OLYMPIA – As fall hunting seasons get under way, Washington wildlife officials are reminding hunters that it is illegal to bring home bone-in deer or elk carcasses or body parts from eight states and one Canadian province where chronic wasting disease (CWD) has been detected in wild herds.

In addition, they are asking hunters to observe the same restrictions for deer and elk from two other states – New York and West Virginia – and the Canadian province of Alberta where CWD has been detected in herds within the past year.

“To date, no cases of CWD have been found in Washington, and we want to keep it that way,” said Kristin Mansfield, wildlife veterinarian for the Washington Department of Fish and Wildlife (WDFW). “Hunters can help by observing the restrictions on bringing carcasses in from other areas where CWD is a problem.”

First identified in Colorado in 1967, CWD is a disease of the central nervous system related to so-called “mad cow” disease in cattle and scrapie in sheep. The disease is always fatal to infected deer and elk, but there are no known cases of it being transmitted to people, domestic animals or livestock, Mansfield said.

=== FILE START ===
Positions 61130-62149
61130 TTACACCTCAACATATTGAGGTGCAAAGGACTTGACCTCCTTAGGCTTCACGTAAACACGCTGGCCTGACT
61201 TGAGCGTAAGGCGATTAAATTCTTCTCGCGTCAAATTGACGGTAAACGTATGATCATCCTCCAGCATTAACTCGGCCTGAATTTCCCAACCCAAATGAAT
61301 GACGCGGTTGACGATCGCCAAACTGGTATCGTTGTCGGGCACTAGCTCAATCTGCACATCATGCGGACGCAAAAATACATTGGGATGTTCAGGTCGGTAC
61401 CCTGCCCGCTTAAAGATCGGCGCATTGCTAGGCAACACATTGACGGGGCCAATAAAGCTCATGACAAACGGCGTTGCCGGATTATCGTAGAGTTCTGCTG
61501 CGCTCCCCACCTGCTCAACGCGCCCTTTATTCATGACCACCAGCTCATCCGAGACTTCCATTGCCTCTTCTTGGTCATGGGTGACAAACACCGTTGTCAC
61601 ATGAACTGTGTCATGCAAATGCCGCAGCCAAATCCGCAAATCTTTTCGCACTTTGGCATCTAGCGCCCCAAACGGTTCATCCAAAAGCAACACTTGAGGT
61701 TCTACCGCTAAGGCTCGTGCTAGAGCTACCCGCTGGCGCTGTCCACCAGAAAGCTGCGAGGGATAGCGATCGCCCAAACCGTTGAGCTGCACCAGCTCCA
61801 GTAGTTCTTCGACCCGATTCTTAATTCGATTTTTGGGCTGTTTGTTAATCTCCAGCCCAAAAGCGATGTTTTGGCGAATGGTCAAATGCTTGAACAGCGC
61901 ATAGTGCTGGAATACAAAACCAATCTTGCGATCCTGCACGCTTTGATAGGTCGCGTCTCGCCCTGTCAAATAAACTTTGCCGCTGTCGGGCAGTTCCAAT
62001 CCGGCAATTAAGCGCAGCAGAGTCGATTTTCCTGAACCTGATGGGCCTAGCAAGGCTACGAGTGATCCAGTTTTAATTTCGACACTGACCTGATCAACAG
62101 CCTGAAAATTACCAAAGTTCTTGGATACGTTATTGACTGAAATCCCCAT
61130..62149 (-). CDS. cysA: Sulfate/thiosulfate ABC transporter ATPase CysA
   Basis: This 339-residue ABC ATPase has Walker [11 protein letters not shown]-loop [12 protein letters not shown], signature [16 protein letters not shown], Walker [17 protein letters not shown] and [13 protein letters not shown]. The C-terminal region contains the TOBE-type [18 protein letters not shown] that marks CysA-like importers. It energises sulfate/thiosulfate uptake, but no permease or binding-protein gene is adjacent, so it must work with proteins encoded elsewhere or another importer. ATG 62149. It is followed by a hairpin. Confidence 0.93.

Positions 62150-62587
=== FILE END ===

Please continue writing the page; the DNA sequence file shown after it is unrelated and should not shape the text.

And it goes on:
Last year, the Washington Fish and Wildlife Commission adopted restrictions on importing bone-in deer and elk carcasses or body parts harvested in Colorado, Wyoming, Utah, New Mexico, Wisconsin, Illinois, South Dakota, Nebraska and the Canadian province of Saskatchewan, all of which have chronic wasting disease in their wild deer or elk populations.

Violation of the rule is a gross misdemeanor carrying a maximum penalty of up to $5,000 in fines or a year in jail.

Mansfield said WDFW has proposed that the commission officially add New York, West Virginia and Alberta to the current rule forbidding importation of bone-in deer and elk carcasses and body parts during its regular meeting in December. In the meantime, wildlife officials are urging hunters to take the same precautions with game from those places as for those already included in the regulations.

Under those regulations, hunters can still bring back de-boned deer and elk meat from the CWD-affected regions, as well as finished taxidermy mounts, skulls, antlers and teeth with all soft tissue removed, and hides or capes without heads attached.

Whole, bone-in deer and elk carcasses and parts can also be brought back to Washington if they were harvested from states or provinces where CWD is not present in wild animals, Mansfield said.

Bill Jarmon, WDFW deputy chief of enforcement, said officers will be on the lookout for violations of the rules on importation of deer and elk carcasses.

“Our first priority is to educate hunters about this issue, and we will investigate all situations involving CWD and take appropriate enforcement action,” he said. “It’s important that we keep this disease out of Washington state.”

For more information about CWD, visit http://wdfw.wa.gov/wlm/cwd/index.htm on the WDFW website.

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